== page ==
Essays on Teaching Excellence
Toward the Best in the Academy
A publication of The Professional & Organizational Development Network in Higher Education.
Vol. 18, No. 6, 2006-2007
A Microteaching Model that Maximizes Feedback, Peer Engagement, and Teaching Enhancement
Barbara J. Millis, University of Nevada, Reno
Gosia Samojlowicz, Internetwork Expert, Inc.
Microteaching has been defined as “a scaled down realistic classroom training context in which teachers, both experienced and inexperienced, may acquire new teaching skills and refine old ones” (McKnight, 1980, p. 214). Developed at Stanford in the early and mid 1960’s for elementary school teachers, the original model emphasized a "teach, review and reflect, re-teach" approach, using elementary school students as authentic audiences. Videotaping a mini-lesson, with an emphasis on narrowly described skill sets, was a key component.
Subsequent modifications in higher education settings typically rely on faculty or teaching assistant (TA) peers rather than actual students to provide feedback. But the model’s positive attributes as a method for introducing neophyte instructors to the experience of classroom teaching are multiple:
(a) Microteaching is real teaching;
(b) It lessens the complexities of normal classroom teaching in that class size, scope, and content are reduced;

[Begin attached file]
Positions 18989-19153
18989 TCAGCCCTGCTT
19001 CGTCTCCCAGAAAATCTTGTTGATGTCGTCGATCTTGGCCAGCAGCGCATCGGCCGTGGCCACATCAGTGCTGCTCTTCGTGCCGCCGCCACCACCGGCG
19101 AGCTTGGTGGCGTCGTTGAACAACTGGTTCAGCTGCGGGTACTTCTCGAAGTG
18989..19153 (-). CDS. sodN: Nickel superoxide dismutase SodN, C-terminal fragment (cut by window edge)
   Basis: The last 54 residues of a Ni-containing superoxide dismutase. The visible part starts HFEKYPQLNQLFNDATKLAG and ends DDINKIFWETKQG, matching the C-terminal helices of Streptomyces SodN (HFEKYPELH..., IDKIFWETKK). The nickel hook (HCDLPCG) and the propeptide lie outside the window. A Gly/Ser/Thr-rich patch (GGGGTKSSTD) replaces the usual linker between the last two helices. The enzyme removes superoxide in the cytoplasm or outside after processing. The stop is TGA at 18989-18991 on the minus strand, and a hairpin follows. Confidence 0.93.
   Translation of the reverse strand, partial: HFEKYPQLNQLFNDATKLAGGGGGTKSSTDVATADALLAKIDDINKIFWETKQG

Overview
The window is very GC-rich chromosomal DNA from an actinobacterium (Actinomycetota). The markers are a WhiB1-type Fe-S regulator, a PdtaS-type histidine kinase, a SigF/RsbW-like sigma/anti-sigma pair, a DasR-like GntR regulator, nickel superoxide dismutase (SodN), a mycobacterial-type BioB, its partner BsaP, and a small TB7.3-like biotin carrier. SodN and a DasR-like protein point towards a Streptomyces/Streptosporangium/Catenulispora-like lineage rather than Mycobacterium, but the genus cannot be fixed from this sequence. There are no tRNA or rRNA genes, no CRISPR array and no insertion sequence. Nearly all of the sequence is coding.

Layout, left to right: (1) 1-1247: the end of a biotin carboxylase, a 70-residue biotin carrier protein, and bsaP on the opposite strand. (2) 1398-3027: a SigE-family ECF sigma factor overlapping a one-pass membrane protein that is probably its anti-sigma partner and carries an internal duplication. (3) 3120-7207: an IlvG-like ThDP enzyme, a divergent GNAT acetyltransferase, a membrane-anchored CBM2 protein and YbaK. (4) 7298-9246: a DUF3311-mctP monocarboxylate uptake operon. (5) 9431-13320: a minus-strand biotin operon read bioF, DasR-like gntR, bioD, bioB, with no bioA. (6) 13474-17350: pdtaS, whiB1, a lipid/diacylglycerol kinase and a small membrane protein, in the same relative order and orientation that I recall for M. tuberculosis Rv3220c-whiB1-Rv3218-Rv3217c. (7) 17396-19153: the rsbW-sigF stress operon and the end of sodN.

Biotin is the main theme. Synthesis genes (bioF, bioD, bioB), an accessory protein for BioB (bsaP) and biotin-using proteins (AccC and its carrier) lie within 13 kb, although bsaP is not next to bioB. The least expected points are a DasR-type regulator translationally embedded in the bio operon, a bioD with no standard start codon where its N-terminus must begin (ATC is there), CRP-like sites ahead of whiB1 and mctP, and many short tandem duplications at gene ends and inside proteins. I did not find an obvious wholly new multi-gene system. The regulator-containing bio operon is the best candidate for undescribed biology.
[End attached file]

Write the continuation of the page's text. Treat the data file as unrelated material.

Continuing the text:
(c) It focuses on accomplishing specific tasks;
(d) It organizes controlled, structured practice sessions;
(e) It allows for immediate, focused feedback; and,
(f) It promotes reflection on teaching approaches and on constructive feedback. (Hertel, Milis, & Noyd, 2002, pp. 275-276)
In most microteaching models, the workshop leader along with the peer audience (comprising 5-7 instructors) will review the tape of the five-minute segments together. This can be a laborious process since these models require their audiences to sit through the microteaching sessions twice: once ‘actually’ (when the sessions are videotaped) and once ‘virtually’ (when the entire videotape is reviewed by the group). In a more efficient model, Keesing and Daston (1979) eliminated the repetition by having the mini-lesson presenter and the workshop facilitator review the tape at the same time the peer audience prepares feedback. This essay will describe and evaluate an adaptation of this latest version of the model used for TA and faculty training at the University of Nevada, Reno and elsewhere.